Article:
This is a shortish chapter – it’s the pivot into the last act of Part 2 which will wrap up in Chapter 11 with lots of action, blood, angst… all that fun stuff.

By way of roadmap, basically Part 1 was mystery, Part 2 is adventure, and Part 3 is romance. I figure there’s something in that information to disappoint almost everyone. On the plus side, it should help you decide what parts to skip entirely.


Chapter Ten: Shards of Silver


I stood at the wide bedroom window, gazing at the Eiffel Tower as it soared above the low line of trees. The silvery shape fountained up from the ground, as though its filigree structure was made of numberless iron filings, straining up into the sky toward the lodestone moon that hung just out of reach. The two would never touch, but the endless dream of it was beautiful. I was keenly aware of the beauty all around me as an almost physical sensation, as if my bare skin hummed with its energy. Everything hummed. The satin sky, the white night, even the silence.

It was strangely quiet, I noticed. There was no argument, no murmured, angry words of French. Perhaps the sense of peace that radiated from my chest had spread far enough to calm the tempers in the next room. It was a strange fancy, but it appealed to me. I was made up of nothing more than strange fancies it seemed. They flickered through my mind, each thought image was clear in isolation but put together they seemed to overlap and blur at the edges like a kinetoscope with a guttering candle.

The Tower was as beautiful as any magic lantern show I’d ever seen. It shimmered as white points of light danced around it in the glowing nimbus. I wondered when those white points of light had returned in such numbers and looking about the dimmed bedroom I noticed the same pale glow surrounded the edges of every object. That was a bit worrying. There was the little matter of concussion, I reminded myself, it seemed for the hundredth time. Really, it was very tiresome to have to be concerned about such things. I would have preferred, I thought, to enjoy the feeling of evanescent calm, but it was growing harder to touch as my thoughts so persistently skittered and jumped ahead of me. It might have actually been disconcerting if I didn’t feel quite so good.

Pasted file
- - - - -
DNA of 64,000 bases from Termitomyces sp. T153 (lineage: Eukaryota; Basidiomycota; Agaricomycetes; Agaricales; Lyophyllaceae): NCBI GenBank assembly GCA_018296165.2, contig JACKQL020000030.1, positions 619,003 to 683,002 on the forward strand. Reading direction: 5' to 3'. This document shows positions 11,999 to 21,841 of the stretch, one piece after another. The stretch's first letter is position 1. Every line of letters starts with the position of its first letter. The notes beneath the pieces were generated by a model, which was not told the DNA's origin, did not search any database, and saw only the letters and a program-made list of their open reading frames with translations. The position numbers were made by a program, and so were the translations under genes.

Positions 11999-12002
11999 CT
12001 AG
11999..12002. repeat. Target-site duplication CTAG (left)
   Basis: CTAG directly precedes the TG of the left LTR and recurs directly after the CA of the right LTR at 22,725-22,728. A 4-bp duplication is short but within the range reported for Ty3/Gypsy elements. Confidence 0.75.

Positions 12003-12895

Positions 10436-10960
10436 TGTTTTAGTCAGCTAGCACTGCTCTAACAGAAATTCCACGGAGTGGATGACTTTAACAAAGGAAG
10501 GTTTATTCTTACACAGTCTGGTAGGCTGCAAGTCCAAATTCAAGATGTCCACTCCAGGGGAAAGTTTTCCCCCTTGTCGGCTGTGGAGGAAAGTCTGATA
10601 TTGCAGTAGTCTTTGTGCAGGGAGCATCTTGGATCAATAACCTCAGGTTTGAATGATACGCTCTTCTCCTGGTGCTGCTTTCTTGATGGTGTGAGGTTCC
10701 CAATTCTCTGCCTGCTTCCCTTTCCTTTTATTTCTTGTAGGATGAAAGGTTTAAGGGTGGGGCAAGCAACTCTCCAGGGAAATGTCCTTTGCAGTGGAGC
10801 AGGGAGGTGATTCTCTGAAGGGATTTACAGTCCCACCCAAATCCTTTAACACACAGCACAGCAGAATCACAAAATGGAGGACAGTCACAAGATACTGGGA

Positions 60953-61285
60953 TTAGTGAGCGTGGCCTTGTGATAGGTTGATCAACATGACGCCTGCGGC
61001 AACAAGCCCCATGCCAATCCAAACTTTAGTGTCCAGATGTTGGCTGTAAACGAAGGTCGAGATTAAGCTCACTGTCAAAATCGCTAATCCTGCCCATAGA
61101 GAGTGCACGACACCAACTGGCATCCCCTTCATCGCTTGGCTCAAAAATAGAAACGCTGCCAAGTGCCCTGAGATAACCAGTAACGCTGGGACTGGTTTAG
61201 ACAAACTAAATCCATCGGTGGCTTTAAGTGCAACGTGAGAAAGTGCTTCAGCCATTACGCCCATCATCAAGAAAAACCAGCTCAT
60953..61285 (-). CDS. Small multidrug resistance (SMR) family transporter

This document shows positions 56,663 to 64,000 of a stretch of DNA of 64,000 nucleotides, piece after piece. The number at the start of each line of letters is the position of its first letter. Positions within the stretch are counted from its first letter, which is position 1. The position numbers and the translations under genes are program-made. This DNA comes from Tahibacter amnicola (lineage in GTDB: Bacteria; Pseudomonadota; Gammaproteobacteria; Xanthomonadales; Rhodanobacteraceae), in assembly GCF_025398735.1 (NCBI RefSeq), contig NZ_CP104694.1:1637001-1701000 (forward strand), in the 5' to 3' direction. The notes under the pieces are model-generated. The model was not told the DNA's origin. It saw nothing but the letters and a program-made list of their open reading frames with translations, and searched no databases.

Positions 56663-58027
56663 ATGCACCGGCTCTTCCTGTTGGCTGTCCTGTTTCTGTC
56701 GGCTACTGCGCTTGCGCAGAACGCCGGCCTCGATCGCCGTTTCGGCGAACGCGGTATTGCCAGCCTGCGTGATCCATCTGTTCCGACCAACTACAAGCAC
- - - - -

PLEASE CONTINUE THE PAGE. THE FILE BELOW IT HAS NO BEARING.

I did feel very good although my skin was warm and my teeth were cold. I couldn’t remember if that was among the lists of effects I’d studied. I had spent a great deal of time reading about cocaine use out of concern for Holmes’s health and mental state. I read all about heightened senses, confidence and stamina, feelings of indomitable energy and clarity, enhanced desire and physical sensation and the wish to have all those things last forever. Instead of just reading, I thought, I might have been well advised to try the drug myself. If I was so concerned about it, I wondered, why hadn’t I done just that? It seemed rather high-handed of me. Clearly, it was just one more in a long line of poor decisions. If I had tried it before I mightn’t have to stand in this window wondering why Holmes hadn’t asked me what solution might be best for a man who had never used the drug and was suffering concussion and blood loss.

Where was Holmes, I wondered. I didn’t hear his voice outside and that was worrying. He might disappear again at any time. But, I reminded myself, the important thing was that he was back now and even if he didn’t care for me nothing had changed, really. It was good to keep that in mind because I kept forgetting. I had to remember because I was under the influence of a drug that sometimes made one more voluble l and it would never do to tell Holmes I loved him.

At that I felt the edges of my sense of delight contract, as though the world outside was gnawing away at it. The exhilarating calm was starting to fade. The drug was already losing power, I knew, and my contentment crumbled further at the understanding that the feeling would soon be gone. At least, I reasoned I’d be better able to concentrate. Then I could just enjoy how much better I felt. In fact I felt more startlingly alive than ever in my memory. I wondered what my memories would be like. Would they make sense later? They were making some sense now although they persisted in slipping away.

Really, the way my thoughts refused to light on anything was exasperating. How had Holmes found it restful? Maybe that came with more experience. He’d certainly had a great deal of it and I trusted his judgment on the use of the drug, of course. Between his skill as a chemist, his knowledge of human physiology, and his own extensive use, there were probably not many men better able to judge the required solution. Yet he hadn’t consulted me. Holmes could be very trying. I was still a doctor though I didn’t have an active practice at present. If I were more sensible I might have stayed in London and concerned myself with such things. It was clear I was not proving much use to my friends. Now that I felt so much stronger that would change, of course. While my renewed strength wasn’t likely to last an hour in my depleted state, my nausea and vertigo were completely cured. Even the pain in my head had dwindled to the merest twinge. No that wasn’t quite right, I thought. My head seemed to hurt just as much, but I only felt it as a twinge. Well, that was certainly nonsense. It either hurt or it didn’t.